An Introduction to Sacrificial Anodes

What are anodes and how do they work?
Sacrificial anodes have been in common usage in a multitude of applications for many years. They protect all ships at sea, underground and above ground pipelines, boilers, hot water heaters and generally steel structures immersed in water or damp soil conditions where corrosion could be a problem.

The corrosion (rust) is the result of electrolytic action travelling through moisture or fluid to home in on the metal surface at risk. Depending upon the existing conditions such as amount and quality of the fluid (water?) and the effective presence of any other protective coating on the metal surface, the rate of anode corrosion can vary substantially.

For fresh and groundwater applications our anodes are of a particular grade of magnesium which is "electro-negative relative to steel" which means that they will attract the destructive electrolytic action on to themselves. This type of galvanic protection is called sacrificial and the principle of electrolytic corrosion control is called cathodic protection. Because cathodic surfaces cannot rust, the steel surface is protected.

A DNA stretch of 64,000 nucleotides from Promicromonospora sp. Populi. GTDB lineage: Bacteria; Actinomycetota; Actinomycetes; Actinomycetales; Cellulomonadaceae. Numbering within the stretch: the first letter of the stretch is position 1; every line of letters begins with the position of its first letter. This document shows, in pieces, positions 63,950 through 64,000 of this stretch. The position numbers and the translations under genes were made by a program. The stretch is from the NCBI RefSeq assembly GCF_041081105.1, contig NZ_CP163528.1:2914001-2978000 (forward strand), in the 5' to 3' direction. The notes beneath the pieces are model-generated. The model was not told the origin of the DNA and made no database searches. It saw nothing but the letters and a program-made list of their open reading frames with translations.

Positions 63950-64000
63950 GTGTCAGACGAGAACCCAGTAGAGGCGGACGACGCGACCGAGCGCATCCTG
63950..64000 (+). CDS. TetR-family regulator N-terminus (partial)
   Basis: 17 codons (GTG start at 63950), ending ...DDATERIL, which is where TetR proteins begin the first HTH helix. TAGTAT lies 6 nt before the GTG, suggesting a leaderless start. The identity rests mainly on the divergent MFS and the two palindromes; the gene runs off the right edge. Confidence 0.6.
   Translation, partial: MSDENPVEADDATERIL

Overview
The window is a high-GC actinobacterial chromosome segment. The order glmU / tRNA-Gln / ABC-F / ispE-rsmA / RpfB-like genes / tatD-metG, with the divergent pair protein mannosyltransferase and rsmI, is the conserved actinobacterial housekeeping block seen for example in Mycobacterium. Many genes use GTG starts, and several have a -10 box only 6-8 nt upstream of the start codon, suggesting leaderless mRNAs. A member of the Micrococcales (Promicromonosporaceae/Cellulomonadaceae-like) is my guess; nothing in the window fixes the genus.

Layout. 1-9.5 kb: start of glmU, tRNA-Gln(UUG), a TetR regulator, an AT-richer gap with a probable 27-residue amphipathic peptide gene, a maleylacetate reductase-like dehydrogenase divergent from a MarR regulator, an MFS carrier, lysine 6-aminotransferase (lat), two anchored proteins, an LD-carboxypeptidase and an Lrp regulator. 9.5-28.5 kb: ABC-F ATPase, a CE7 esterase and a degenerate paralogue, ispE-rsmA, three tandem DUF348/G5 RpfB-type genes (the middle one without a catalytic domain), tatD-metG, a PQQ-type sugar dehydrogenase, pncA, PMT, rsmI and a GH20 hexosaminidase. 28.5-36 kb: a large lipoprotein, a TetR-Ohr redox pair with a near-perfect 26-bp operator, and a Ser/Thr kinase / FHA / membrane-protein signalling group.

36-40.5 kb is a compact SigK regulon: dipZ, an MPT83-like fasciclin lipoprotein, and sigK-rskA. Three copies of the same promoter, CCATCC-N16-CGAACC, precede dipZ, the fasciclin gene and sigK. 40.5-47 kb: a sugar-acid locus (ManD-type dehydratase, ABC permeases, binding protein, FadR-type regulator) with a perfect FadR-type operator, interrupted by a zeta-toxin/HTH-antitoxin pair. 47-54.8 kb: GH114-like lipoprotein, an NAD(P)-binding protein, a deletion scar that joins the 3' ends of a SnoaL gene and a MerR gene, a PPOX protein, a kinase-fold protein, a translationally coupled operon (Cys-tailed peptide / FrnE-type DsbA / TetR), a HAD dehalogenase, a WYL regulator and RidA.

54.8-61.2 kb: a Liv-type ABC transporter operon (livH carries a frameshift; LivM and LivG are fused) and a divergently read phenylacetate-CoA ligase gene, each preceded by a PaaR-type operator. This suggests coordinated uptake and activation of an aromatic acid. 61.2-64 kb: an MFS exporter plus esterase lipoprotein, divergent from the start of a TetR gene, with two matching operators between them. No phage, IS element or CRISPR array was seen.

Steel hulls are all protected
by sacrificial anodes.

Anodes will protect a multitude of steel
structures in rural applications.

What about Metal Water Tanks (Squatter's Tanks)?
Many of the large rural water storage tanks today have plastic liners thus eliminating the problem of internal rust. In most cases however, they sit directly on the ground thus being exposed to potential external corrosion. Many tank manufacturers initially supply our bagged (ground bed) anodes with their products but for that very effective protection to be ongoing, the anodes need to be replaced generally on a 10 year cycle. The same anodes can be very effective in protecting metal pipelines, bore heads and casings etc..

For steel water tanks without an internal liner, very effective protection can be provided by the insertion of special tank anodes supplied complete with end mounting brackets suitable for either bolting or welding directly to the inside walls below the water level. Alternatively anodes are available which are designed to be suspended from the tank’s roof frame.